Democracy assumes that the electorate supports the candidates on issues. There are no permanent loyalties or captive vote-banks. This compels the winning candidates to actually fulfill their promises. The group of people (or party) getting the majority form the government whereas the remaining people are in the Opposition. The Opposition’s role is not, as the name suggests to oppose the government, but rather to offer constructive criticism. It can try to be the “inner-voice” of the government, although Sonia Gandhi’s “inner voice” is doing that for the moment. Another prerequisite for democracy is a free media and an independent judiciary.

Let us now reflect on the current situation prevailing in our country. Voters are unable to break away from caste or religious loyalties. Each group is looked upon as a vote-bank to be cultivated. The influx of Bangladeshis in the NE is a part of this trend. This kind of divisive politics has led to fragmentation of legislatures, with big parties relying on the support of 1-2 MP parties to form governments. An extreme example of this can be seen in Jharkhand where an independent MLA has become the CM!! (Incidentally, this article has been motivated by the absurdity of the said situation). With this kind of fragmentation, every group in the minority becomes more important than the majority. A vocal minority can get books and movies banned. As explained earlier, the judiciary is an irritant which can easily be taken care off by our politicians (who only value the oft quoted “junta ki adalat”). The media, which is supposed to help us make informed decisions is too busy tracking Lakme Fashion Week or John Abraham’s cold.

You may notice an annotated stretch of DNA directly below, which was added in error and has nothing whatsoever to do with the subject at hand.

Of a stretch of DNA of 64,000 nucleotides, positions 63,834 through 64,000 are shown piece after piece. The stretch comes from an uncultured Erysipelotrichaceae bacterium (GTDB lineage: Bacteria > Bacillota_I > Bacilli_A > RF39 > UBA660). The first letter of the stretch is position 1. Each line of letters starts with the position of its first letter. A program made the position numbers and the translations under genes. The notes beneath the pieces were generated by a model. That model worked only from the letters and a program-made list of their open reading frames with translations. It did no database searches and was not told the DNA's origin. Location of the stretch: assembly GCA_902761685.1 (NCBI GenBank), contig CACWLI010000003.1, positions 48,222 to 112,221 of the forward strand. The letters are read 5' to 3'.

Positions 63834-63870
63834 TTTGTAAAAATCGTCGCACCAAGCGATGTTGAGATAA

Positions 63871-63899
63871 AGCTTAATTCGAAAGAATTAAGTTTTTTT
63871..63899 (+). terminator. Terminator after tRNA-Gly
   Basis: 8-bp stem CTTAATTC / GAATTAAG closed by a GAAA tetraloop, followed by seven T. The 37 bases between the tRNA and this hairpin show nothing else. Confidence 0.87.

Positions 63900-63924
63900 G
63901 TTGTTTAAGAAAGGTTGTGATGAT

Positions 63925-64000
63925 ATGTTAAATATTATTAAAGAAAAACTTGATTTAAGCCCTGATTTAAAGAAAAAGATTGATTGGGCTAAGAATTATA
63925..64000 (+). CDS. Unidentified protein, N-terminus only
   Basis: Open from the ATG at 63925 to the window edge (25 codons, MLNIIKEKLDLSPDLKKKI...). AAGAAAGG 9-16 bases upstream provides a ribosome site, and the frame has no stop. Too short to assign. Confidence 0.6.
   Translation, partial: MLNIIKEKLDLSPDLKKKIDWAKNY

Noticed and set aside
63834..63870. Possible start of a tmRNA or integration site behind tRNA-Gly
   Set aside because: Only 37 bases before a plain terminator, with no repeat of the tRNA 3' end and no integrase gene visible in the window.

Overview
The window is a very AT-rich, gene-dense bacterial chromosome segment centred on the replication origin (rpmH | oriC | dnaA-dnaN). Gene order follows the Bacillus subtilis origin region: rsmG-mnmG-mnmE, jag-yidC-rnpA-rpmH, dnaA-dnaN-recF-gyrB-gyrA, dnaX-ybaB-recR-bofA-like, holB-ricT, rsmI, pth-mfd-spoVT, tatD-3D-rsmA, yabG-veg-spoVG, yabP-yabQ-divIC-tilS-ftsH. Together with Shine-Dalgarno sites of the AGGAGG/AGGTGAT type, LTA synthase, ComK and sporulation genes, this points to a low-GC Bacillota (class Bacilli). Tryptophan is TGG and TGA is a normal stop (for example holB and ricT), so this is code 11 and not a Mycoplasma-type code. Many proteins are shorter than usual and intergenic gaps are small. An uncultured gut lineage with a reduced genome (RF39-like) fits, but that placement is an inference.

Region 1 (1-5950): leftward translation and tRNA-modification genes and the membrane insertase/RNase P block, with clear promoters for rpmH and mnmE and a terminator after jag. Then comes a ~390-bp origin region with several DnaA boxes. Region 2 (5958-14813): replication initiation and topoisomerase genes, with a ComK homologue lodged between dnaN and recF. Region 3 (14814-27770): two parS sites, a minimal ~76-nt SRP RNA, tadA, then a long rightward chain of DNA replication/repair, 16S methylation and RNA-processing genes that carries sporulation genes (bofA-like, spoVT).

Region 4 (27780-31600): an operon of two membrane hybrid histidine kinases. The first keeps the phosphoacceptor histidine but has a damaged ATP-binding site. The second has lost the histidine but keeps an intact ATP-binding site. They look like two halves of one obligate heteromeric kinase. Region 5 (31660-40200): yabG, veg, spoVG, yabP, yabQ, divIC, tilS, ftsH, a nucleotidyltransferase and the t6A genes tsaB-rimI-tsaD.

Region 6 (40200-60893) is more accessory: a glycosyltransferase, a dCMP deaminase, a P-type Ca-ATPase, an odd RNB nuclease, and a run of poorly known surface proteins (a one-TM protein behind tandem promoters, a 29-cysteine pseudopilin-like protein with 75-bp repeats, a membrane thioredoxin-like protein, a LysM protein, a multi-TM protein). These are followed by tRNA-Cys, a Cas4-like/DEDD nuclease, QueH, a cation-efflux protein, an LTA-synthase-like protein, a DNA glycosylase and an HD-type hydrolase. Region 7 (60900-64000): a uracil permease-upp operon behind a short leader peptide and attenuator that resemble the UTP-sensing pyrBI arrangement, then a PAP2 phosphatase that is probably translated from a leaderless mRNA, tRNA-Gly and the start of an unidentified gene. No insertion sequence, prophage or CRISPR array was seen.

In such a gloomy scenario, uneducated voters are paid for their votes. Although, given the state of student politics, where the electorate is supposedly educated, violence and money make a potent combination. With such issues, comes the trivialisation of the electoral issues. The public may want free power or colour TV or free pay, but they should not be given the same. Responsible parents do not give into all the demands of their children. The case here shouldn’t be any different. But with unstable coalitions, politicians cant be blamed for playing Santa Claus to all and sundry. Nobody likes a Santa who doesn’t give presents to the naughty children, especially the naughty children.

The present system of democracy based on the noble ideas of liberty, equality and fraternity has been corrupted and needs to be fixed or replaced with something better. At each stage of human civilisation, people have tried to think of a better system of governance. Unfortunately in today’s world, democracy has become a dogma, which cannot be questioned. Anyone doing so runs the risk of being labeled a fascist or elitist or whatever-ist.